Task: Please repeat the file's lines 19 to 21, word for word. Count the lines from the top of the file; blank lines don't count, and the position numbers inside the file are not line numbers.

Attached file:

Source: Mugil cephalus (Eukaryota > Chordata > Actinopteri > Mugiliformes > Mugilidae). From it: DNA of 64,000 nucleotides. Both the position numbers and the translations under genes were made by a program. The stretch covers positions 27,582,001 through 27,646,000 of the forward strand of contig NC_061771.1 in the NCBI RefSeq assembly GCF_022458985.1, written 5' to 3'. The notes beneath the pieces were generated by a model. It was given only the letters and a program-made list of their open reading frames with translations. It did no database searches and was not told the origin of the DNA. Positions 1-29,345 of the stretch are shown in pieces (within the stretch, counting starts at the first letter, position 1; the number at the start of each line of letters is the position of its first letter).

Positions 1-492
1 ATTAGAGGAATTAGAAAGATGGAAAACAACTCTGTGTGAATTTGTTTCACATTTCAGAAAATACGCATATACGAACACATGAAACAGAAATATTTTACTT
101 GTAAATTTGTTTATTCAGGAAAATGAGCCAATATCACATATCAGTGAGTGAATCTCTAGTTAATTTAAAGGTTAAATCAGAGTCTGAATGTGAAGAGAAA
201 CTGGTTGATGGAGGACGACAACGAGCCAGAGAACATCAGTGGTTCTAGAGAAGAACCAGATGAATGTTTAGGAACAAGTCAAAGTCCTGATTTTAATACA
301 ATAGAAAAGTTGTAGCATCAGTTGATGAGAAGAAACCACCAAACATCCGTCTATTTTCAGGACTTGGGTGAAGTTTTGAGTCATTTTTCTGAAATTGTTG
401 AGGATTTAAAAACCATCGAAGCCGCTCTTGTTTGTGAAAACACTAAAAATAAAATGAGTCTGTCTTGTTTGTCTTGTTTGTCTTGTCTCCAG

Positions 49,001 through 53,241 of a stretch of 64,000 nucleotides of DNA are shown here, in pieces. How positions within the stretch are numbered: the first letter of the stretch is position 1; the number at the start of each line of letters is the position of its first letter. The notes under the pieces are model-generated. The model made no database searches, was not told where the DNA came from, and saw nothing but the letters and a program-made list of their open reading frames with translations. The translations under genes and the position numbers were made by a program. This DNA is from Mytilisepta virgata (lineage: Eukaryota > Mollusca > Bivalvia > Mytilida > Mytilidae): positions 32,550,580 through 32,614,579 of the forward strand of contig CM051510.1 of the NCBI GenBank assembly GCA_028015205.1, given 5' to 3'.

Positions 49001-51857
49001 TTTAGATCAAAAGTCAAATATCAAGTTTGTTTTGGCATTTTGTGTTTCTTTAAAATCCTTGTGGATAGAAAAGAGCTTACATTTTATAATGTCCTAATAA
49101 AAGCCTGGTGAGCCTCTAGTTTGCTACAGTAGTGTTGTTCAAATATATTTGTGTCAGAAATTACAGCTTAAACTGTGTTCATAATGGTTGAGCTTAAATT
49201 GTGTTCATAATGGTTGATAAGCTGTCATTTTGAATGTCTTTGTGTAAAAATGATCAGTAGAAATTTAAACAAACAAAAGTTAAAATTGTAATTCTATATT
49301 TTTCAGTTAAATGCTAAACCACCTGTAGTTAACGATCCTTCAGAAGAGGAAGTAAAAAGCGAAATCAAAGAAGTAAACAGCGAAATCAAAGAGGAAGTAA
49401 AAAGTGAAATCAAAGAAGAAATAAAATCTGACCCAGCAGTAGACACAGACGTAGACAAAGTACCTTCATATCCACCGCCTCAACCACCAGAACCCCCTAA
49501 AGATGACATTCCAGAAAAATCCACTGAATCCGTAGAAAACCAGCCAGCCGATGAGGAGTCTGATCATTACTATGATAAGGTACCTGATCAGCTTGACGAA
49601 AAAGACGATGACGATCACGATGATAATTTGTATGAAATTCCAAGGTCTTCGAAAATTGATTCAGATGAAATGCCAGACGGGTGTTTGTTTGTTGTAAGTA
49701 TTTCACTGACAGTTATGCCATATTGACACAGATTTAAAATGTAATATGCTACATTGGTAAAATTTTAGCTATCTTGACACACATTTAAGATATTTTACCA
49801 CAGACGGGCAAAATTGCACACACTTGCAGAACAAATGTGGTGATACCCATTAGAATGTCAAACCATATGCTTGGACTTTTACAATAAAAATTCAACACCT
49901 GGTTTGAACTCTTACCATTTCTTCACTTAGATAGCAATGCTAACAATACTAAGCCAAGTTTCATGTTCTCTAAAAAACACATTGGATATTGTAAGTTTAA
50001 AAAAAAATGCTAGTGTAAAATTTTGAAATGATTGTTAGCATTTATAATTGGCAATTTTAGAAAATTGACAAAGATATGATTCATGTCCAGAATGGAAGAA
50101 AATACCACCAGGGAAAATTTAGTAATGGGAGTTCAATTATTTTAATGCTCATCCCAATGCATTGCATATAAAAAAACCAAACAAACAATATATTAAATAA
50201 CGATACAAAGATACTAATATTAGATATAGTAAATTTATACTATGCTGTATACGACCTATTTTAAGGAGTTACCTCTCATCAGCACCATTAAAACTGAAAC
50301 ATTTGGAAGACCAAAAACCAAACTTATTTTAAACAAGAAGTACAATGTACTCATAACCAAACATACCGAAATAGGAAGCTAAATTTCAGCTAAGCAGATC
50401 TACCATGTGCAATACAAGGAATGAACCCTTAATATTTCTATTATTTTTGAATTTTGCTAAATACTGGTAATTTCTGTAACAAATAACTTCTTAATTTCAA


49901 GGTTTGAACTCTTACCATTTCTTCACTTAGATAGCAATGCTAACAATACTAAGCCAAGTTTCATGTTCTCTAAAAAACACATTGGATATTGTAAGTTTAA
50001 AAAAAAATGCTAGTGTAAAATTTTGAAATGATTGTTAGCATTTATAATTGGCAATTTTAGAAAATTGACAAAGATATGATTCATGTCCAGAATGGAAGAA
50101 AATACCACCAGGGAAAATTTAGTAATGGGAGTTCAATTATTTTAATGCTCATCCCAATGCATTGCATATAAAAAAACCAAACAAACAATATATTAAATAA